The newly planned budget for 2022–2023 was highly criticised by Pakistan Software Houses Association (P@SHA) for IT and ITeS, which represents over 1,000 member businesses. The planned budget not only abandons but decimates the industry’s potential to meet this aim, notwithstanding the Prime Minister of Pakistan’s bold declarations to achieve $15 billion in IT and IT-enabled services exports.
Badar Khushnood, the P@SHA’s Chairman, claims that
“The currently implemented regressive taxation regime has already proven disastrous to the IT industry’s growth. This year’s targeted exports of $3.5 billion are also not being achieved due to the introduction of an inefficient tax regime. Rather than facilitating the IT industry with more and better incentives to catalyze the existing organic growth, the previously announced one and the only benefit, i.e. ‘tax exemption’ committed till 2025 has been abruptly reneged and revoked. If nothing else, this is a recipe for disaster for a nascent yet fastest growing exports-led sector! In 2021, the IT industry crossed exports of over $2.1 billion. The industry had the unique distinction of being Pakistan’s only export industry with a 75% trade surplus since the key raw material for IT exports is ‘skilled human talent’ which is already available in the country so there is no need for any imports to grow IT services exports. Supporting the livelihoods of 600,000 professionals & freelancers and over 10,000 companies, the IT industry has proven to be the fastest-growing industry in Pakistan. It has demonstrated the potential to address the current account deficit with a strong, self-reliant, and sustainable financial future for Pakistan. In 2022, IT industry is expected to become the 2nd largest export sector crossing all traditional sectors (while 1st position is maintained by the textile industry).”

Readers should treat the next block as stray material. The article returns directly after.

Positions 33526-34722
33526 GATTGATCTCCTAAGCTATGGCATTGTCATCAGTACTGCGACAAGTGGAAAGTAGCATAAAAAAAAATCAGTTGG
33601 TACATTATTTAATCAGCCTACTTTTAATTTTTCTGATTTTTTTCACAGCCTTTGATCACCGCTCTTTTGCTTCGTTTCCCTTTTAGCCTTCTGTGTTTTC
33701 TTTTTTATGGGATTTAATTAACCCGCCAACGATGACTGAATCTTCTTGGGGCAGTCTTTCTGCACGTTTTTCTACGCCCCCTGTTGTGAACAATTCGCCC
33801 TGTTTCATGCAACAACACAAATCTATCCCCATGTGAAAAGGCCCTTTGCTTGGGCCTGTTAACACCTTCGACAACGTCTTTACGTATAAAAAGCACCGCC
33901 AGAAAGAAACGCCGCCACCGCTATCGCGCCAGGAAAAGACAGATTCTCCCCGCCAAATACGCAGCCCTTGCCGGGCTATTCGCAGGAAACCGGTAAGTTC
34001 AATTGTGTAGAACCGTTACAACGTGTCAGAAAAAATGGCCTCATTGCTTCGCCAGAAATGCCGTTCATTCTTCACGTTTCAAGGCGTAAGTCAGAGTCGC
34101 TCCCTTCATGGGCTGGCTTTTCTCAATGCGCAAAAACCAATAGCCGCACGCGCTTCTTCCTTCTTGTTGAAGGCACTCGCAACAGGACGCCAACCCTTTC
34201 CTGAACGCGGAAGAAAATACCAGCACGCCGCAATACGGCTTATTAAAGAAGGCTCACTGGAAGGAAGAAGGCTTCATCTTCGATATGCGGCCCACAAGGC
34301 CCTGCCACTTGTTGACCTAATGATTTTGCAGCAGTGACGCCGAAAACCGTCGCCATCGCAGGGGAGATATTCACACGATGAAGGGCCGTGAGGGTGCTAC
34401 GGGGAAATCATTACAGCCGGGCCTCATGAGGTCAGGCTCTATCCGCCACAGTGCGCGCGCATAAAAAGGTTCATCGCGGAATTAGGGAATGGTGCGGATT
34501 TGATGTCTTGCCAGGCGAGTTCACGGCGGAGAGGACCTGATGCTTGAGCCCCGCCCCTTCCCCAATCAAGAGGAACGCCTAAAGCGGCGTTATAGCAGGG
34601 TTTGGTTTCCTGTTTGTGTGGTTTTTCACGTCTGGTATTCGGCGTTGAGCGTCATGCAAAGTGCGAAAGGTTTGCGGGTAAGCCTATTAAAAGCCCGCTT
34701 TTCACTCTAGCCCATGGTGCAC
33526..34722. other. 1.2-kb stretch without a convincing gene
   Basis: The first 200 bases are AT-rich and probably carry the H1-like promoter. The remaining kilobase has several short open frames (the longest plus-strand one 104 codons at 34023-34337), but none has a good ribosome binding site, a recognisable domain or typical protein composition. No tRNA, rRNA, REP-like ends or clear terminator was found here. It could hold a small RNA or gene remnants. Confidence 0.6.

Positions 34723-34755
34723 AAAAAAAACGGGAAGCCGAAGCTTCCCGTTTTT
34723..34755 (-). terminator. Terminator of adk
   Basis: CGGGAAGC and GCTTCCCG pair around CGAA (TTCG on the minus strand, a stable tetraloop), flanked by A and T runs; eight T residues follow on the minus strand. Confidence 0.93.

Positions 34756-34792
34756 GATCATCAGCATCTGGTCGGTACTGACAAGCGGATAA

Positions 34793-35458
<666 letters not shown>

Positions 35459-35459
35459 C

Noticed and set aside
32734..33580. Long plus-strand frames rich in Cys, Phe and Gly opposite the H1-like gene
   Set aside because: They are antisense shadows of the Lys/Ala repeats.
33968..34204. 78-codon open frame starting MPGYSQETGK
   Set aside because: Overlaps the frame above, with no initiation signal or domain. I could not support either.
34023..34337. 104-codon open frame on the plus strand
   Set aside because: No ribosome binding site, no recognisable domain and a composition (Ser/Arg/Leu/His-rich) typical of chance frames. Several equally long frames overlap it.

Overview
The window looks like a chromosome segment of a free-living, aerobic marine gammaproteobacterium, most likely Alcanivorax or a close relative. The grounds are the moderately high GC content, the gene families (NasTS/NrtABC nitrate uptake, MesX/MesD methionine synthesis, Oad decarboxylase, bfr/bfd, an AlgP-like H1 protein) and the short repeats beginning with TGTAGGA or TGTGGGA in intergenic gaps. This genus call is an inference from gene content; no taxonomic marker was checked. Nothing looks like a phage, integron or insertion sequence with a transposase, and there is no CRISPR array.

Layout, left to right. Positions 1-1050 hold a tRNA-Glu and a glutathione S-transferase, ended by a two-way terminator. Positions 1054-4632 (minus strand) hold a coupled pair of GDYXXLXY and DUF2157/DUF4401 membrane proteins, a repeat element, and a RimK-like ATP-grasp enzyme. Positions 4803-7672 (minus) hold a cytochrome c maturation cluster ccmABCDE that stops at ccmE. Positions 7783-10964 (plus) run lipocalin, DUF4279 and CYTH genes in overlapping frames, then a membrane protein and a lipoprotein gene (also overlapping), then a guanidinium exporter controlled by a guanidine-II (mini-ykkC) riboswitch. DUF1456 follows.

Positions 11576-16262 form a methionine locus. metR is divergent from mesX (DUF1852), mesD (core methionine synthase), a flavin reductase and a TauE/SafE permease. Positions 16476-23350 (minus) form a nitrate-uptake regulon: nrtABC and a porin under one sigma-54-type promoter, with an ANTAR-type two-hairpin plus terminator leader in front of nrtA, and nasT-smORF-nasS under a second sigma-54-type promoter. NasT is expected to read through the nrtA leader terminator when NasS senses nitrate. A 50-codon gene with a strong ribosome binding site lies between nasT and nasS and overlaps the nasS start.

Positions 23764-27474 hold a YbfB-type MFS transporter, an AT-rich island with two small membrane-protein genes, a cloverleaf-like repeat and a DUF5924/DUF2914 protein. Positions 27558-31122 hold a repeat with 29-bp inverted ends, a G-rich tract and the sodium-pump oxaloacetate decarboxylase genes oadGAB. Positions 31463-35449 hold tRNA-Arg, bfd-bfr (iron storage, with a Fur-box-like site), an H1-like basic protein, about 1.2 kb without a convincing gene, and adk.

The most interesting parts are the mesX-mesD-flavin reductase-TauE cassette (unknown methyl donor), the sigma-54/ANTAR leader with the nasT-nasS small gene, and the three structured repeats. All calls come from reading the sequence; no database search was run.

In response to the sector’s stellar success, a loud and cruel anti-IT budget onslaught has been launched against its continued existence. The future of Pakistan’s IT, ITeS, startups, independent contractors, and e-commerce sector have all been put into doubt.
Instead of ensuring “continuity of policy,” the budget draught has not only caused a wave of uncertainty and disillusionment in the IT sector but has also raised questions about the government’s comprehension and political commitment to supporting the only industry with the potential to resolve Pakistan’s economic crisis in the shortest amount of time with the fewest resources needed.
P@SHA has been collaborating closely with the Pakistan Software Export Board and the Federal Ministry of Information Technology and Telecommunications (MoITT) (PSEB).
Despite the unmatched and laudable support of the Honorable Minister, Mr. Amin-ul-Haq, and his staff at the MoITT, the Finance Ministry’s proposed budget failed to capture the advantages of this model public-private partnership. It’s crucial to emphasize that this budget does not even come close to meeting the demands of the IT sector.
To read our blog on “PSEB and P@SHA launch Pakistan’s first free IT Boot Camp,” click here.